Planning for Retirement with Cash Value Life Insurance

March 22, 2019

Planning for Retirement with Cash Value Life Insurance

For most successful people, a financially secure retirement is a key goal. Unfortunately, relatively few options accumulate sufficient retirement funds in a tax-efficient way.

Traditional retirement accounts such as 401(k)s and IRAs offer the benefits of tax-deductible or pre-tax contributions and tax-deferred growth, but they also have annual contribution maximums. These limits may restrict affluent individuals from fully achieving their financial objectives. 

How Can Life Insurance Help?

Cash value life insurance can be a valuable means of saving additional funds for retirement. Premiums paid into permanent life insurance contracts can generate a cash value that grows tax-deferred. At retirement, tax-favored loans and withdrawals can be used to access the cash value, creating the cashflow to supplement other retirement income. 

In addition, life insurance policies feature a death benefit that in most cases will be received income-tax-free by heirs. Certain exceptions may apply, and you should seek the advice of your professional advisor.

Forms of Cash Value Life Insurance

Cash value life insurance varieties include:

  • Whole life insurance
  • Current assumption universal life insurance
  • Equity-indexed universal life insurance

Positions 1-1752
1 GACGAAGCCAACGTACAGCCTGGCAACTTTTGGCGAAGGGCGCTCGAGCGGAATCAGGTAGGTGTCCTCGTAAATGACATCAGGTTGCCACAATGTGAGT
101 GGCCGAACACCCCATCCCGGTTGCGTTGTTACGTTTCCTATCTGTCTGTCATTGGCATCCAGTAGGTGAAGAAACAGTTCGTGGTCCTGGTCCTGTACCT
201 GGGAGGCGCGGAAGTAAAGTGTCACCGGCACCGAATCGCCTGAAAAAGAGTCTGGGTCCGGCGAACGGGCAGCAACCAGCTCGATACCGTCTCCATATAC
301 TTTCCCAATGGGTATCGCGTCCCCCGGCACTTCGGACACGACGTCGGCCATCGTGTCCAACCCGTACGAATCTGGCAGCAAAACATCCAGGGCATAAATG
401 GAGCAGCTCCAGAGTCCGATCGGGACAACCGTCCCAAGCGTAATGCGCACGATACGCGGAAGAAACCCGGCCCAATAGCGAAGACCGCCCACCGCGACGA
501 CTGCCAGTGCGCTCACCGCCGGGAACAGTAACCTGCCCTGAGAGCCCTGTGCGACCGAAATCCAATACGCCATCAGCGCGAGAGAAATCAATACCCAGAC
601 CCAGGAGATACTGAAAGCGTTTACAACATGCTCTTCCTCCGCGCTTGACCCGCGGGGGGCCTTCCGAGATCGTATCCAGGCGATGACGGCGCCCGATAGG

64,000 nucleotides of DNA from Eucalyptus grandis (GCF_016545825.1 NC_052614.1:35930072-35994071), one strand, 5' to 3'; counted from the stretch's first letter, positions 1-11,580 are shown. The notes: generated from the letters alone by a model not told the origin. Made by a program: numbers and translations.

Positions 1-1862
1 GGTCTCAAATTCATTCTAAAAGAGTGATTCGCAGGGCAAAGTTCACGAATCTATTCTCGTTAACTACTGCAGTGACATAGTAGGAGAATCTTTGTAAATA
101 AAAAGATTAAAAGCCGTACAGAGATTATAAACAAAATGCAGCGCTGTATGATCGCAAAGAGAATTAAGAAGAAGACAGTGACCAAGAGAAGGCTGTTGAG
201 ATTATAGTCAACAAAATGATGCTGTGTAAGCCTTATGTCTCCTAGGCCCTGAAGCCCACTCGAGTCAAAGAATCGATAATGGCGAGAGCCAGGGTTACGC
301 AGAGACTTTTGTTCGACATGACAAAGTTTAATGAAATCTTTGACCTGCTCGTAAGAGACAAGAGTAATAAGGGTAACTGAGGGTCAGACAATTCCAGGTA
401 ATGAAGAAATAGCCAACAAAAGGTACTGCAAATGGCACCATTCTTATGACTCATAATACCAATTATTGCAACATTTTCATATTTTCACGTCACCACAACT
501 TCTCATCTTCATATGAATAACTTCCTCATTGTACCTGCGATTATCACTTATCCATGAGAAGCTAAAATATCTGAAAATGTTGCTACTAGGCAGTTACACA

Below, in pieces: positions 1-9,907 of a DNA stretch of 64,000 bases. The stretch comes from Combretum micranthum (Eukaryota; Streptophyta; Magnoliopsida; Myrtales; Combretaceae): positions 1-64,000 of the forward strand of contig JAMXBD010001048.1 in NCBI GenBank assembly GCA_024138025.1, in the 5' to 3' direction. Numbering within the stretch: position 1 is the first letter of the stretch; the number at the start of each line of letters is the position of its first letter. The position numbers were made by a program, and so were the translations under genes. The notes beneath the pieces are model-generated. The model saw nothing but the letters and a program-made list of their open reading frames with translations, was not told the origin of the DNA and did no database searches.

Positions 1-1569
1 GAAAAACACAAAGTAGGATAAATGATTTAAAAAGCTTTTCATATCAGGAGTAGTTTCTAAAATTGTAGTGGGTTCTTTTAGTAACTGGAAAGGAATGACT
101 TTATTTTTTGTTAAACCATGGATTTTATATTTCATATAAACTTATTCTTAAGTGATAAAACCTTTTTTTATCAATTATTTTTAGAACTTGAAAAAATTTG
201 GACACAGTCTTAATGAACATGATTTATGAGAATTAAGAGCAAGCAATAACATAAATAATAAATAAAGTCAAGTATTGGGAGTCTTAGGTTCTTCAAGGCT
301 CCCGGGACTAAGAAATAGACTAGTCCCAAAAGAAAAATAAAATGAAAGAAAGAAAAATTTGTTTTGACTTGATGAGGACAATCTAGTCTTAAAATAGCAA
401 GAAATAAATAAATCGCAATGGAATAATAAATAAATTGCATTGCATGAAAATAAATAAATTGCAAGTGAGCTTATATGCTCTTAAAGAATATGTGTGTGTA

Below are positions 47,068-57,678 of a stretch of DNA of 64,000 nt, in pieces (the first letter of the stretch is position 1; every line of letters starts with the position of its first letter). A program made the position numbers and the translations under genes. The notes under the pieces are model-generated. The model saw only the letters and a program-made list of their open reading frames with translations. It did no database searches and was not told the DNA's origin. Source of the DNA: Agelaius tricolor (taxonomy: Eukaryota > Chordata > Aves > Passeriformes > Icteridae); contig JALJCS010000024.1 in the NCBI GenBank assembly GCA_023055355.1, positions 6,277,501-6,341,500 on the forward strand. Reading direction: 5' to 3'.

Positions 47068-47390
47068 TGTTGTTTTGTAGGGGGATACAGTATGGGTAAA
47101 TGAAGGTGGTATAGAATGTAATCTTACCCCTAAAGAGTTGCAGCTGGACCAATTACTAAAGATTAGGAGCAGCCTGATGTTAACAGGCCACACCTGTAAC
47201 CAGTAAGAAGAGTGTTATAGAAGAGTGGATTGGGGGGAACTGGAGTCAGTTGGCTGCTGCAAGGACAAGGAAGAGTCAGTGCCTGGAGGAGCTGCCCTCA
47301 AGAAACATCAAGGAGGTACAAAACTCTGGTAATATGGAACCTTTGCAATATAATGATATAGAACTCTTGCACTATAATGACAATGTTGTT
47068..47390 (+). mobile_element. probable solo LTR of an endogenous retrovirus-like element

• Variable universal life insurance

Some of these policies involve market risk, including the loss of principal. A properly licensed and qualified insurance professional can help determine the appropriate form of insurance to fit specific needs. 

Other Considerations

  • A significant advantage of cash value life insurance over most traditional qualified plans is that loans and withdrawals from insurance policies are optional and may be taken at any time. Most qualified retirement plans require minimum distributions after age 70½ and subject distributions to early withdrawal penalties if taken prior to age 59½.
  • Depending on the policy performance, the cash value available for loans and withdrawals may be worth more or less than the original premiums contributed.
  • An insurance policy may lose some of its tax advantages if it becomes classified as a modified endowment contract (MEC). When a distribution of cash value is made from an MEC, taxation may occur. If the loan or withdrawal is taken prior to age 59½, a federal tax penalty of 10% may also apply.
  • Surrender charges usually apply to cash value life insurance policies in the early policy years.
  • Withdrawals and loans must be properly structured, as they will reduce the policy death benefit and may cause the policy to lapse. If a life insurance policy lapses with an outstanding loan, adverse income tax consequences may occur.
  • In most cases, premiums are not tax deductible.


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This material is intended for informational purposes only and should not be construed as legal or tax advice. It is not intended to replace the advice of a qualified attorney, tax advisor, or plan provider. © Copyright 2021 M Financial Group. All rights reserved. #3541106.1 Expires 04/2024